• Accomodation
  • 13 April, 2022

What you need to know when going on a retreat at a monastery

What you need to know when going on a retreat at a monastery

Bordered by the Himalayan range in the north, Nepal is well known for its scenic treks and impressive mountain views. Culture also has an important role, and traditional architecture is one of the main reasons to explore Newari towns and Hindu temples. At the same time, Buddhism is spread throughout the country. As a result, there are many monasteries where one can experience a spiritual breakthrough.

Most monastery retreats request some standard rules essential for specific benefits and growth. These rules might sound harsh and challenging to follow but, ultimately, they are not intended to harm you but to bring the retreat experience to a deeper level.

Waking up early in the morning

Many spiritual traditions suggest waking up before the sun to practice yoga and meditate. So, mornings are ideal for meditation and connecting to your higher self. In a Buddhist monastery this means very early in the morning – sometimes at 4.00 or 5.00 a.m., sometimes at 6.00 or 7.00 a.m., but never later.

The reason behind these morning meditations also has an explanation. It all comes down to creating a sacred connection to your higher self when the world and your mind are fresh and at their quietest. Also, I was told that being awake as the sun rises aligns you with nature and builds your energy reserves.

Vegetarian meals

Not eating meat and any other animal-related products have benefits for the soul and the mind. In this case, it makes sense to eat vegetarian meals when you come for a retreat in a Buddhist monastery. Additionally, if you want to experience life in a monastery, you will better understand it eating what monks eat.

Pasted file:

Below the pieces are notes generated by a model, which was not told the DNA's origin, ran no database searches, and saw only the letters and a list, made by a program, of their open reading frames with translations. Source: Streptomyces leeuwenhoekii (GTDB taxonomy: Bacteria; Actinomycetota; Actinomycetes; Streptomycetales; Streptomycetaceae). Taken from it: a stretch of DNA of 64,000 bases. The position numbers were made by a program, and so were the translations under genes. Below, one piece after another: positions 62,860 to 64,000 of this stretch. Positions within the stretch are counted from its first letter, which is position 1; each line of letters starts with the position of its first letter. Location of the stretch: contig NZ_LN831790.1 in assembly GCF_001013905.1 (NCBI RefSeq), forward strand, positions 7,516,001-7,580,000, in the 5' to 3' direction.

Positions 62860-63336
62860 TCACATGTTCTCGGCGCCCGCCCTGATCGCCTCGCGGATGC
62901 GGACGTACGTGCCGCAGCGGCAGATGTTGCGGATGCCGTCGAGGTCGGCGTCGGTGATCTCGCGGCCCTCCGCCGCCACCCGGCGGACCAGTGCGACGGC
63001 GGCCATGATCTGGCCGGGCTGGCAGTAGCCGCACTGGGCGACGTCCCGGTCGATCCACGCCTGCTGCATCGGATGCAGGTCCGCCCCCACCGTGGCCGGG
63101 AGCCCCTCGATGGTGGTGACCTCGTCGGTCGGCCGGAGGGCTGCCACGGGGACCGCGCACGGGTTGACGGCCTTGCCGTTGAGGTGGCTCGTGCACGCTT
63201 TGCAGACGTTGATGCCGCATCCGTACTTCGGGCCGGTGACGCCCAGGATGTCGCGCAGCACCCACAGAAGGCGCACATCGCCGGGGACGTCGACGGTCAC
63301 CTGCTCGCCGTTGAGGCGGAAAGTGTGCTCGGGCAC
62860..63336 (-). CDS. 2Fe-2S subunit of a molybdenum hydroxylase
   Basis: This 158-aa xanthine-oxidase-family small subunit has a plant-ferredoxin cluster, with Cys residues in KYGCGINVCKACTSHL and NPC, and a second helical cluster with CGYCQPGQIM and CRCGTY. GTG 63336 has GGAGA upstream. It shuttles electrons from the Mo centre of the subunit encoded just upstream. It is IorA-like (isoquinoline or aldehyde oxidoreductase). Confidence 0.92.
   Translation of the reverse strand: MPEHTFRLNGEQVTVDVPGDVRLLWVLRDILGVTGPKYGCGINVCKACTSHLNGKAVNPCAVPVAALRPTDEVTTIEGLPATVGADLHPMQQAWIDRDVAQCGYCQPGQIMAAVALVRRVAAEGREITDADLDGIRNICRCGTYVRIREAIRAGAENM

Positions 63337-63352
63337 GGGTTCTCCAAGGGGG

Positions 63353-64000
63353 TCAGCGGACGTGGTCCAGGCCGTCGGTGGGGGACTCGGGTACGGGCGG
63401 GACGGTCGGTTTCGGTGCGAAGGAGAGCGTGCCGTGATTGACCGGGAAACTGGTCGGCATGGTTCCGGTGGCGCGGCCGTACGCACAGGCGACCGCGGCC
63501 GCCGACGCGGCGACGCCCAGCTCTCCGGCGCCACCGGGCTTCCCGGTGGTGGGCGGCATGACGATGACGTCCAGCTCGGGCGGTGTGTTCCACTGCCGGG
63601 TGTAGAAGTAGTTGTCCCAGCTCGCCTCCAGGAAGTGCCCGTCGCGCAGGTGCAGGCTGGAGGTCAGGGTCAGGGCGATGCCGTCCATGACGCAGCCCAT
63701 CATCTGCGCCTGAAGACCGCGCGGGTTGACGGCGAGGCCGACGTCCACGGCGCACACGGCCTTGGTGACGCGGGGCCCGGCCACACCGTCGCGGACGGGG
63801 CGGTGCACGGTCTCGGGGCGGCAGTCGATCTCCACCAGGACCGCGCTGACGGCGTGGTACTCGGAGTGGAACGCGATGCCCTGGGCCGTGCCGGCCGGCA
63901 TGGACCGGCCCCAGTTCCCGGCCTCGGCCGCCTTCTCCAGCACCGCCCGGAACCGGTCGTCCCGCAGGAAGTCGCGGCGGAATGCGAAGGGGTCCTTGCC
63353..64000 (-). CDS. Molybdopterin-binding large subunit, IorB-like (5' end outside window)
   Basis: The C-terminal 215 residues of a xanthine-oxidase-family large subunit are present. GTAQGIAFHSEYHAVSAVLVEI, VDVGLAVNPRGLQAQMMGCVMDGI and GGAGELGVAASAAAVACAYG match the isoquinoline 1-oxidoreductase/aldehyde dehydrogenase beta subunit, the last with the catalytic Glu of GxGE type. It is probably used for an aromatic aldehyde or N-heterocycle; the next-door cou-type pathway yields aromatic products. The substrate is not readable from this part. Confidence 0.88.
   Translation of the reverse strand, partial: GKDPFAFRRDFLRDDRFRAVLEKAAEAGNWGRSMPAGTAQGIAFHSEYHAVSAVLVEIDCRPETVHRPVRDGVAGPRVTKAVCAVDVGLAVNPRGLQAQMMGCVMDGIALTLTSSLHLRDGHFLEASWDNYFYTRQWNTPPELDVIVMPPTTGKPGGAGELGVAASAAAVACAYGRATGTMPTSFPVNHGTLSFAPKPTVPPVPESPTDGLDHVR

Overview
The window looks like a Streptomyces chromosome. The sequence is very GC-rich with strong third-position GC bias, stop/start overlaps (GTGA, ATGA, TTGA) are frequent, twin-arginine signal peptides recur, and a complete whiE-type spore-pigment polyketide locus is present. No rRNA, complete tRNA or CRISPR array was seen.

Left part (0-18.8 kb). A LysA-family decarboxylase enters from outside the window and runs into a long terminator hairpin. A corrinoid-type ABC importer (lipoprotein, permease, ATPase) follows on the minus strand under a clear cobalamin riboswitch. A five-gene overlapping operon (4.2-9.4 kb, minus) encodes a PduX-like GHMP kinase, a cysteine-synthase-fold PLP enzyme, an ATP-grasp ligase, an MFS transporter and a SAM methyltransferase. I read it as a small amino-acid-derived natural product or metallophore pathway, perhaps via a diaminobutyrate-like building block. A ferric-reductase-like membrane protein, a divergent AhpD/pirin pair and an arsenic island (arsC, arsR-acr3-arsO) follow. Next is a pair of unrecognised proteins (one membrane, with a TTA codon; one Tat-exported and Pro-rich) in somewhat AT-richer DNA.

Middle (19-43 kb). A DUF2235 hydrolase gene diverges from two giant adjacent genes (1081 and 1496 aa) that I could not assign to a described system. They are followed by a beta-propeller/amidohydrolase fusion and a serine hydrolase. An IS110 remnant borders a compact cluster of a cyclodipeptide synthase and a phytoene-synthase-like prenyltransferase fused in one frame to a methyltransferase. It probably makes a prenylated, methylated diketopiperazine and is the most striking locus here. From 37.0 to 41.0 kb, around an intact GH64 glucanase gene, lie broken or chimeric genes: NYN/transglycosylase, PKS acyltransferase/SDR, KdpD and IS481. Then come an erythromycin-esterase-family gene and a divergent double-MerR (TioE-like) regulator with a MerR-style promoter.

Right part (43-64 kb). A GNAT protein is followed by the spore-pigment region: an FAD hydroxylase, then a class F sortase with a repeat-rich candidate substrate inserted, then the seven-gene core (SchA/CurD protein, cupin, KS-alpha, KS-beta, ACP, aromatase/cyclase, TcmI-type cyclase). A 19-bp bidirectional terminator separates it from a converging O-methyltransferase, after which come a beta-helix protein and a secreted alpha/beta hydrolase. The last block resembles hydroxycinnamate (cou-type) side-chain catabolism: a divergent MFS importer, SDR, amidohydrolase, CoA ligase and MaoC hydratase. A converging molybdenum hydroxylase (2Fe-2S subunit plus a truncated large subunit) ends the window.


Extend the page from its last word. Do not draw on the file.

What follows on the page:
Monasteries usually serve only two meals per day – breakfast after the morning meditation and lunch in the afternoon. So most of the time, there will be no dinner, and you will have your next meal only the following day.

Photo: Iuliana Marchian

No access to tech and electronics

Laptops, phones, social media, and the internet are helpful in the 21st century but also distract  from spiritual practices. It is recommended to meditate in silence, away from distractions. The good news is that, after learning to meditate correctly, you are able to do so even in a noisy place, or when the phone or internet notifications buzz nonstop.

Many monasteries extend this rule throughout the retreat, asking pilgrims to shut down their devices to maximize benefits. It may sound difficult initially, but this is precisely the goal of this rule. We want to release the internet and social media addictions and return to ourselves and the divine source.

Total or partial silence

Silence is essential, especially in the early stages of meditation. It’s one of the reasons we meditate: to quiet the so-called “monkey” mind, which has thousands of thoughts every minute. However, this silence might be challenging for talkative people who verbalize everything they think.

A rigorous “silence” schedule is usually applied in monastery retreats. Sometimes it starts from dinner until lunch the following day. Sometimes it’s for the whole day or even for the entire retreat. Sometimes it’s only for those who want to go deeper into their spiritual practice. Practicing this silence, will allow you to better connect with your higher selves, develop intuition, and receive messages from the Source.

Photo: Iuliana Marchian

No drugs, no smoking, no sex

Drugs, smoking, and sex are not allowed in monasteries. Like many religions, they are considered not to bring benefits for spiritual growth. Therefore, any related activities will be prohibited while on a retreat at a monastery. Being respectful of the monastery lifestyle is very important and a moral rule at the same time.

Keen smokers will usually be asked to smoke outside the monastery gates and to reduce smoking as much as possible during the retreat. Drugs and sex (or any related activities) are entirely prohibited. If you are caught up doing it, you will be asked to leave the monastery grounds. So come with an open heart and eager to leave behind life’s ‘guilty’ pleasures if you decide to join a monastery retreat.


A retreat at a Buddhist monastery might be a way to relax and immerse in a meditative state while taking in beautiful views and connecting with nature. But if you want to go on a multi-day retreat, keep in mind the aforementioned features. A retreat is also introspection and a ‘forced’ lockdown we consciously choose because we want to have certain spiritual benefits and grow.

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